Like a bad rash

The Compass - - EDITORIAL -

First, it was bad sci­ence, then it was bad choices - and now, the measles, an old scourge, is com­ing back with a new threat. Measles was al­most erad­i­cated by im­mu­niza­tion, but has been com­ing back since anti-vac­ci­na­tion groups fo­cused on now-dis­cred­ited sci­en­tific claims.

The fact that the claims have been dis­cred­ited doesn’t mean the fear mon­ger­ing and mis­in­for­ma­tion have stopped - there’s even one can­di­date for U.S. pres­i­dent, Don­ald Trump, whose char­i­ta­ble foun­da­tion has do­nated money to anti-vac­cine cam­paigns.

Now that measles has a foothold again, it means there are enough cases out there that ba­bies too young to be vac­ci­nated can be ex­posed to the dis­ease.

Not only is measles a hor­ri­ble sick­ness to suf­fer through, it can also kill. One in 20 chil­dren in­fected de­vel­ops pneu­mo­nia, and one in 1,000 suf­fers from en­cephali­tis, which car­ries the dan­ger of deaf­ness or in­tel­lec­tual deficits.

All be­cause of a re­fusal by some par­ents to have their chil­dren re­ceive the two shots of the mumps, measles and rubella vac­cine (MMR).

That re­fusal has seen the num­ber of cases of measles in the U.S. rise to more than 660, the largest num­ber since wide­spread in­oc­u­la­tion be­gan in that coun­try.

Now, though, the stakes may have got­ten a lit­tle bit higher.

It seems hav­ing a child who de­vel­ops measles may also put them in line for a fa­tal post-measles com­pli­ca­tion.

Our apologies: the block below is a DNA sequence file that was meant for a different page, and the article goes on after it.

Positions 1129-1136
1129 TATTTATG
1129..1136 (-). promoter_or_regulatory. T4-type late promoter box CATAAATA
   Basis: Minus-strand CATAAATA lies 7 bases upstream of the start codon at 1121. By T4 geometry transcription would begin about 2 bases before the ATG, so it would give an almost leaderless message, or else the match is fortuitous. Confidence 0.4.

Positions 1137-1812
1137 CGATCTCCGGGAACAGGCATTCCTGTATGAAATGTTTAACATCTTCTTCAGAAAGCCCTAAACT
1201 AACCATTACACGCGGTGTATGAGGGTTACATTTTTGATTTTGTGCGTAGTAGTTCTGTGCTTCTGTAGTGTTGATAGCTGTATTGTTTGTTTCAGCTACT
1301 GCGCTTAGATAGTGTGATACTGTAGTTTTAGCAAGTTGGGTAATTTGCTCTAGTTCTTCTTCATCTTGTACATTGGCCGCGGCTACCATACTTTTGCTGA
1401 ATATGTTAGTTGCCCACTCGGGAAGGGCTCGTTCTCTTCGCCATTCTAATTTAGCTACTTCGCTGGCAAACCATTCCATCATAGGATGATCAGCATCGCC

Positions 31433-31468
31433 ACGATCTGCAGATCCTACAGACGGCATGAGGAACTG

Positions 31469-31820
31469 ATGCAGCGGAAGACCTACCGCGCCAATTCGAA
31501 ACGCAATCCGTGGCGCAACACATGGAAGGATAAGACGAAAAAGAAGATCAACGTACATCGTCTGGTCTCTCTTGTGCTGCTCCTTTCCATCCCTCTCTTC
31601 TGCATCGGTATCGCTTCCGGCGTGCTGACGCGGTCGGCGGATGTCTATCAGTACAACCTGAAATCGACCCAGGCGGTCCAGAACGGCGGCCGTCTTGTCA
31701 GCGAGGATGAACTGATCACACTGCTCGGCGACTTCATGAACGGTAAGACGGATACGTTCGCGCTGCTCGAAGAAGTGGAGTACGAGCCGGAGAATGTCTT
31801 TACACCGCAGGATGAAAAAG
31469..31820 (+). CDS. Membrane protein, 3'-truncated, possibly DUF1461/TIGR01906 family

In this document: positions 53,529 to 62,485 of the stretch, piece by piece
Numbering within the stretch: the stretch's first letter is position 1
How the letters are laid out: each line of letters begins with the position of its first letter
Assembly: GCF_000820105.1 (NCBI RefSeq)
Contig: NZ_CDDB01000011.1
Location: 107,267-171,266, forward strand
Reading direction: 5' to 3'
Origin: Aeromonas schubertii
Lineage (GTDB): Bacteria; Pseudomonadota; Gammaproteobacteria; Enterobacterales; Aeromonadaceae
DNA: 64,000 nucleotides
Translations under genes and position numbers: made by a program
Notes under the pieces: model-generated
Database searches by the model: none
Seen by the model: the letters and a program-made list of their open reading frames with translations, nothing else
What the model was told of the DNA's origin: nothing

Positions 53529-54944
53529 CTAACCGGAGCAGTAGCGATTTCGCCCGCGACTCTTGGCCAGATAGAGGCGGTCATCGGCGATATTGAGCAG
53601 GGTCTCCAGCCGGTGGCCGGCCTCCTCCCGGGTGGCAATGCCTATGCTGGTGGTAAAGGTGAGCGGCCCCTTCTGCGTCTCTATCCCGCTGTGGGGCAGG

Re­searchers have found that peo­ple who get the measles as an in­fant or child have a much higher chance of later de­vel­op­ing the of­ten-fa­tal sub­a­cute scle­ros­ing pa­nen­cephali­tis (SSPE), a pro­gres­sive brain in­flam­ma­tion. The measles virus - or a mu­tated ver­sion of it - re­mains in tis­sue and comes back with a vengeance.

The new re­search is sober­ing: the gen­eral sci­en­tific un­der­stand­ing is that one per­son in 100,000 de­vel­ops SSPE, a neu­ro­log­i­cal com­pli­ca­tion that can re­main dor­mant for long pe­ri­ods of time. Once it de­vel­ops, how­ever, ex­cept for the ear­li­est of treat­ments, which may help man­age the disor­der, pa­tients usu­ally die within three years.

Re­mem­ber that one in 100,000 num­ber? It looked for a while like your chances of get­ting SSPE was one in 1,700 if you’d had measles as a child. And now, an even more re­cent study in­di­cates that num­ber is as low as one out of ev­ery 609 peo­ple.

There were al­ready more than enough rea­sons to have your chil­dren in­oc­u­lated. Would you de­cide to have your child skip that MMR in­oc­u­la­tion, based on dodgy sci­ence and In­ter­net searches?

Have you con­sid­ered that tak­ing a risk with your chil­dren - and with oth­ers too young to be vac­ci­nated - might in fact doom them to a hor­ri­ble fate?

The risks you are tak­ing are not only risks for your own chil­dren - and po­ten­tially fa­tal risks at that. There are risks - long-run­ning risks - for other mem­bers of the pop­u­la­tion as well.

This ed­i­to­rial orig­i­nally ap­peared in The Tele­gram

Newspapers in English

Newspapers from Canada

© PressReader. All rights reserved.